But when they’re all workin’ together, not one fella for another fella, but one fella kind of harnessed to the whole shebang–that’s right, that’s holy […]. I’m glad for the holiness of breakfast. I’m glad there’s love here. That’s all.

I hope everyone is happy, healthy, and pursuing what they love. Kargad ikavit.

Tezeri: Ideal cake

Gamarjobat megobrebi!

For all of you laypeople not versed in Georgian, that is “Hello friends!” in this incredible ancient and consonant-cluster heavy language.

Here is my current status in Peace Corps Georgia:

 

  1. I live in the village of Tezeri, which is about a 5-10 minute drive outside of Khashuri, which is our PST Hub site. Khashuri is a medium sized town west of Tbilisi and south of the South Ossetia region.
  2. Tezeri is itself a small village, populated not only by Georgian humans but also by many Georgian cows, goats, pigs, dogs, chickens, ducks, etc. etc. standup citizens. I like it very much. I share this village with four other PC trainees. Our cluster is a solid mix of hilarity and commitment and, rapidly, specific inside jokes. Ideal cake, you might say.
  3. My host grandmother is a fantastic host and a wonderful teacher. I have been learning so much Georgian from her as well as important cultural lessons. Also, she feeds me lots and indulges me going off running at 6 in the morning. 
  4. Six days a week the day goes like this: get up around 6 and run (this is my optimistic plan for the future, anyway). Bucket bath, then breakfast/chatting with my bebo (grandma). Language class starts at 9 and goes until 1. My language teacher, or LCF (Language and Cross-Cultural Facilitator) is wonderful and, therefore, I am learning a lot in class every day. Then we head to lunch at one of my cluster mate’s host families’ homes. We eat–a lot. Khachapuri (Georgia’s national dish– cheesy bread), puri (bread), kveli (cheese), kitri (cucumbers), and soups and cake and more and more and then (most likely, as we all want to be awake for the afternoon) Turkish coffee. At 2:30 we board a marshutka (the most common and cheap form of transportation here in Georgia–tis a van) and head to Khashuri. We then have about three hours of technical training, which for me is training as an English teacher. After that we hop onto the marshutka again and had back Tezershi (to Tezeri). We sometimes hang out a bit and then head home to dinner with family and language study and, in the case of tonight, blogging! I hear tell that other volunteers watch Turkish soap operas (dubbed in Georgian!) with their families, but alack and alas, not in my house. I like to listen to a bit of music and then fall asleep. We have Sunday off.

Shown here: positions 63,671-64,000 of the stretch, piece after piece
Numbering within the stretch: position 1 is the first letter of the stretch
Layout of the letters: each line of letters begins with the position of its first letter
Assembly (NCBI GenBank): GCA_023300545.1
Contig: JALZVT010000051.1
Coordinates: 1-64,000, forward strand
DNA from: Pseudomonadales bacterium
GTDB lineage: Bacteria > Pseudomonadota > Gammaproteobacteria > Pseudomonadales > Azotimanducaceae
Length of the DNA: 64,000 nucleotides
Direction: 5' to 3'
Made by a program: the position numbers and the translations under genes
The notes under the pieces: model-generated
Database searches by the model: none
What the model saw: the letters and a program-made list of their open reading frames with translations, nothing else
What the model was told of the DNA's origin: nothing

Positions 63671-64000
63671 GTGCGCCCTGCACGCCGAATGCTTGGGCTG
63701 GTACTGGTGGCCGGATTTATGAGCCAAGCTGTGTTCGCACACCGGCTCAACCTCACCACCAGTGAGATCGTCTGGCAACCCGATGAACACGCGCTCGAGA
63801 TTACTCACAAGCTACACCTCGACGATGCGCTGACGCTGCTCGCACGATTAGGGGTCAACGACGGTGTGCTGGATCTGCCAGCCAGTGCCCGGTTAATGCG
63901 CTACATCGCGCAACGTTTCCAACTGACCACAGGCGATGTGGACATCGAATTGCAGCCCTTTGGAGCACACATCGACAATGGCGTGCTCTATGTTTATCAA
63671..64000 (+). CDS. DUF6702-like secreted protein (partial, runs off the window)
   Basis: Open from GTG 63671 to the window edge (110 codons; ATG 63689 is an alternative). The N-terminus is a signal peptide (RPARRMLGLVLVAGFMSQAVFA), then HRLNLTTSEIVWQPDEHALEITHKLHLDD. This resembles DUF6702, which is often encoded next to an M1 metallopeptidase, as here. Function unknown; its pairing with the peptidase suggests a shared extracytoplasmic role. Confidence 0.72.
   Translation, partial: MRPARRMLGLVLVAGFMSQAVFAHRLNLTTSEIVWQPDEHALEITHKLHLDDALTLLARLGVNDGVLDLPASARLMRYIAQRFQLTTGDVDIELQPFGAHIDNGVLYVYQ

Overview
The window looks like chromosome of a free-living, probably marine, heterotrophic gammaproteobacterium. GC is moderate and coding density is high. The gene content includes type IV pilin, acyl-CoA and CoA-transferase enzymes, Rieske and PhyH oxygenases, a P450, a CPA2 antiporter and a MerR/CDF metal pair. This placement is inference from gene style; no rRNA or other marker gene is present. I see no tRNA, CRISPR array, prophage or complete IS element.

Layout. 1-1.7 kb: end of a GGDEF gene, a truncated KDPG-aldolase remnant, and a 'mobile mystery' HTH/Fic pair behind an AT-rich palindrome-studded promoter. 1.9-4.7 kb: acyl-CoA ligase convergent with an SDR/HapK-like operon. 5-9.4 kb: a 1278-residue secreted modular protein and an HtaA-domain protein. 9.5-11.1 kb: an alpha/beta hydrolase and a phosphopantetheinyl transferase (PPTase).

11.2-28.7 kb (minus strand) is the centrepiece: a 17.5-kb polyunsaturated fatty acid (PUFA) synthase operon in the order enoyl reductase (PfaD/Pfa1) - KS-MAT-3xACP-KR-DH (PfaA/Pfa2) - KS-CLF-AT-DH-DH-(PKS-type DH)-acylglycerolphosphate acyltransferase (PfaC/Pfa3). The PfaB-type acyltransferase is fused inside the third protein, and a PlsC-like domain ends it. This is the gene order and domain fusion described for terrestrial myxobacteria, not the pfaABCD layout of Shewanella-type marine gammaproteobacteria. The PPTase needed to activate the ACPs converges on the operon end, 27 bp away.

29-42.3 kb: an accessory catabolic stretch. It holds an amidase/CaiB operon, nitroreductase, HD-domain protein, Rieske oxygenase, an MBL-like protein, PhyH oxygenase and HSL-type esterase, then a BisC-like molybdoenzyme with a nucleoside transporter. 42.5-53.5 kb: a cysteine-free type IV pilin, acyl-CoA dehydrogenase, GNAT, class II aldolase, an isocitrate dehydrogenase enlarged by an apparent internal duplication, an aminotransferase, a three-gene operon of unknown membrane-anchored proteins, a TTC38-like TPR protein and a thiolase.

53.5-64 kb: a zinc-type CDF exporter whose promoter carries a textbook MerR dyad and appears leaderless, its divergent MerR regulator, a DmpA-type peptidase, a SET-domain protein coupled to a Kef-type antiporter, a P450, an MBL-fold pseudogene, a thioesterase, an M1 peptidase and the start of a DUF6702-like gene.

5. One week down– ten more to go. That is, ten more weeks of PST, which precedes swearing in as a volunteer and then heading to our permanent site where we will live, work, and probably have some diarrhea for the next two years. 

 

There are a million things I do not have the patience to write about while my bed calls to me! So I will allude to them in a vague way: the terrible road into Tezeri and the Kvishketi cluster who must suffer on it every day, the frogs in the pond, my clustermate’s host family’s calf whom I have named Franklin, the night that I peed in an unexpected place (intentionally), my bebo’s knowledge that I like walnuts and she tells other people this about me. All of the men named Giorgi and the two dogs in Khashuri making sweet and tender advances on each other in the middle of a roundabout. Mistakingly switching the word mountain (mta) and hair (tma) in conversation with my grandma and her laughing at me. 

It is a different kind of time here and we are very busy. I am thinking about all of you and miss you. I hope your adventures are going as well as mine.

Sikvaruli (love)